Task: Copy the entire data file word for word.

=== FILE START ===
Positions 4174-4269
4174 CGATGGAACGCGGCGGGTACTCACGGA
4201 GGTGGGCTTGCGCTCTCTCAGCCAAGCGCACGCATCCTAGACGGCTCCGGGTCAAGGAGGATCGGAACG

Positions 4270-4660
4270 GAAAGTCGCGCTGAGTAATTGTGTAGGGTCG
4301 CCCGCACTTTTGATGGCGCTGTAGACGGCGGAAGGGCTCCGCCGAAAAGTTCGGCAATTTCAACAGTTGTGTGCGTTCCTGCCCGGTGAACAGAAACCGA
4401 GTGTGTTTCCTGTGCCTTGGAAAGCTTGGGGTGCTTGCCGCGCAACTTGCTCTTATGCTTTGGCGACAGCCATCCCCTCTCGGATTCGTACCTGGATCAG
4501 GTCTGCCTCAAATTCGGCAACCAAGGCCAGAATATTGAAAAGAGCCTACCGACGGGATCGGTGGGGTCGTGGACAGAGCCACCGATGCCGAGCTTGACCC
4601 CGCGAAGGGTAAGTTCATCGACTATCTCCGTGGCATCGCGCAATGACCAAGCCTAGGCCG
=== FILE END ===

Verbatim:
Positions 4174-4269
4174 CGATGGAACGCGGCGGGTACTCACGGA
4201 GGTGGGCTTGCGCTCTCTCAGCCAAGCGCACGCATCCTAGACGGCTCCGGGTCAAGGAGGATCGGAACG

Positions 4270-4660
4270 GAAAGTCGCGCTGAGTAATTGTGTAGGGTCG
4301 CCCGCACTTTTGATGGCGCTGTAGACGGCGGAAGGGCTCCGCCGAAAAGTTCGGCAATTTCAACAGTTGTGTGCGTTCCTGCCCGGTGAACAGAAACCGA
4401 GTGTGTTTCCTGTGCCTTGGAAAGCTTGGGGTGCTTGCCGCGCAACTTGCTCTTATGCTTTGGCGACAGCCATCCCCTCTCGGATTCGTACCTGGATCAG
4501 GTCTGCCTCAAATTCGGCAACCAAGGCCAGAATATTGAAAAGAGCCTACCGACGGGATCGGTGGGGTCGTGGACAGAGCCACCGATGCCGAGCTTGACCC
4601 CGCGAAGGGTAAGTTCATCGACTATCTCCGTGGCATCGCGCAATGACCAAGCCTAGGCCG